The Ohio Department of Transportation reported work zone crashes are on the decline. There were 6,389 crashes in work zones in 2004. The number has dropped to 4,616 crashes in 2013. Injury wrecks during the same period dropped from 1,522 to 1,143….
Traffic is slowed in a construction zone for a reason. Construction vehicles are pulling onto and off the highway. There are workers and heavy equipment operating sometimes just feet from the open lanes of travel.
Drivers have to be alert when traveling through a work zone. That means allowing enough distance between vehicles so a sudden stop can be made without a wreck.
Pay close attention to the instructions of flaggers and construction zone signs that warn or advise a motorist of what to expect in the work zone.
Remember, speeding violations can be very costly in a construction zone.
Everyone complains about the condition of area roads and bridges and work is under way to make repairs.
But patience and safe driving go hand in hand with summer road construction season.
Voices From Across Ohio
The Marietta Times, May 2
Obtaining a college degree can be very costly – and price tags have followed an upward trend during the past several years. News of increases planned at eight of Ohio’s 14 public universities has prompted an organized protest by a student group.
Tuition increases have been proposed or approved at the Universities of Akron, Cincinnati and Toledo as well as at Ohio University, Youngstown State, Miami, Wright State and Shawnee State.
In dollar amounts, the increases do not seem exorbitant. For example, the University of Akron’s 2-percent tuition hike amounts to only a little more than $200 a year. Ohio University’s $150 increase is even less.
But what seems to have many students upset is that the increases are added to costs that can place the price tag of a bachelor’s degree at about what one might pay for a house….
Again, however, the ever-increasing bottom line has many students and parents up in arms. Five years at the University of Akron – what it seems to take these days to earn a bachelor’s degree – can cost a total of $126,580, based on current tuition and living expenses.
No wonder the Ohio Student Association is planning rallies and “teach-ins” on some campuses, to protest tuition increases….
Clearly, however, colleges and universities that can hold costs down will be more and more attractive.
That is something higher education administrators should bear in mind.
Voices From Across Ohio
The (Toledo) Blade, May 5
Predictably but shamefully, the Senate has blocked a measure that would, over three years, increase the federal minimum wage from $7.25 to $10.10 an hour. In an election-year showdown, Senate Republicans rejected a centerpiece of the Democrats’ 2014 campaign. But the real losers are the nation’s workers, especially those who are struggling to make ends meets.
Last week, the Fair Minimum Wage Act failed to get the 60 votes needed to start a Senate debate. The vote was 54 to 42 – nearly half of the world’s greatest deliberative body didn’t think a living wage for millions of Americans was worth even talking about.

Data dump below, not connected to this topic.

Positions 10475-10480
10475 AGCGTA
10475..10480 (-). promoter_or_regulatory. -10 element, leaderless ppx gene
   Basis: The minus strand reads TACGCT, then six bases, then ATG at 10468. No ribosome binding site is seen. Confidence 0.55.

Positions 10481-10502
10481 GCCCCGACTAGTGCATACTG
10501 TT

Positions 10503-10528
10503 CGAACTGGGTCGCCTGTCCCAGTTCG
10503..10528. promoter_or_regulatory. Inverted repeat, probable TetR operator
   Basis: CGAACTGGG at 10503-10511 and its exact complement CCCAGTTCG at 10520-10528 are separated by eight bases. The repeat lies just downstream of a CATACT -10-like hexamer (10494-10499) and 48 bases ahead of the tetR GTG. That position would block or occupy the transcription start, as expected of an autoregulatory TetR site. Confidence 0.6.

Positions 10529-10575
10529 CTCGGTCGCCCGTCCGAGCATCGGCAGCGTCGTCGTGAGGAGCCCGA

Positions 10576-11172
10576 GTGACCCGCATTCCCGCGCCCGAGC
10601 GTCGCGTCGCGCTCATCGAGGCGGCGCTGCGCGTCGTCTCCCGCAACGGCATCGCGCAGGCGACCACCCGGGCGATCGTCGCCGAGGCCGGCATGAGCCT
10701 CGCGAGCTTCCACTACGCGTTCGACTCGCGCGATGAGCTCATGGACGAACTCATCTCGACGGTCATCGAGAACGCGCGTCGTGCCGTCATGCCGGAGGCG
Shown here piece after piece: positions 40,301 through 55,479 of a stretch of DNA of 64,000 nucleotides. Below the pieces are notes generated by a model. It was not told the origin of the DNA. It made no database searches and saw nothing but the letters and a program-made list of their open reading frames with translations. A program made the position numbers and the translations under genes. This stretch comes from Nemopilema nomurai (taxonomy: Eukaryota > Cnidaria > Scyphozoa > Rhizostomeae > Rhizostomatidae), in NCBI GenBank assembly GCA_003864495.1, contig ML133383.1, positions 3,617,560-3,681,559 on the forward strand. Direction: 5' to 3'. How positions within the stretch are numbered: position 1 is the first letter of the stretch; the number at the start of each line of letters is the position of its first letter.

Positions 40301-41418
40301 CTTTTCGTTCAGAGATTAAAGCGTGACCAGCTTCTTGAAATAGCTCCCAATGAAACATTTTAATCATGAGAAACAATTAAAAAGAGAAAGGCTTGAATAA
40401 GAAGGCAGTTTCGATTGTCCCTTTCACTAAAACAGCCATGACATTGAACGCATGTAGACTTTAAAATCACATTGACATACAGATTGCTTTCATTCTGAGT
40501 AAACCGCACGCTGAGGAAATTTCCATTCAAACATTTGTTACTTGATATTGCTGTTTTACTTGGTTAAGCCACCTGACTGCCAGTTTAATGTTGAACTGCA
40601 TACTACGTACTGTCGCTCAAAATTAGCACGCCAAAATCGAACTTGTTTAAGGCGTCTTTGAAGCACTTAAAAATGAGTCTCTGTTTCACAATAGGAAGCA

Supporters should reintroduce the measure soon; whatever political influence this issue has on the midterm elections favors them. The Senate’s action should spur more young, low-income, and minority voters – constituencies that tend to skip midterm elections – to show up this year….
Ohio’s minimum wage is $7.95 an hour. Roughly 330,000 workers – nearly 7 percent of the state’s work force – earn the statewide minimum or slightly more….
Polls show Americans strongly support raising the minimum wage to $10.10 an hour. A Bloomberg survey last month found 69 percent back the move nationwide. Support in Ohio is similar….
Americans consider a living wage a matter of basic fairness. They don’t believe anyone who works full-time should live in poverty. It’s a shame their elected representatives don’t feel the same way.
Voices From Across Ohio
Columbus Dispatch, April 26
Even as state parks bust out in dogwood and redbud bloom, prospects for a desperately needed fix-up also are blossoming.
For years the victim of brutal budget cuts that left all but the most basic maintenance unaddressed, the parks are in line for a $110 million infusion of care over the next two years, thanks to one of the budget bills recently passed in the General Assembly.
That likely will mean infrastructure fixes such as shored-up dams, shorelines and sewer-and-water systems, along with improvements more obvious to visitors: updated bathrooms, repairs to marinas, improved campgrounds and renovations to lodges and cottages.
Although the sum has been called unprecedented, it is only a small start. A 2010 report concluded the parks had a $574 million backlog of deferred maintenance. Converted to 2014 dollars, that’s $621 million. And that doesn’t count the things that have deteriorated since then…
It will be money well spent, because the state parks are a precious public treasure in a state that has less public land per capita than almost any other…
The fact that the state can start down the path of restoring those things is one more benefit of Gov. John Kasich’s skillful fiscal management, which has taken the state in 3 1/2 years from crippling crisis to promising future.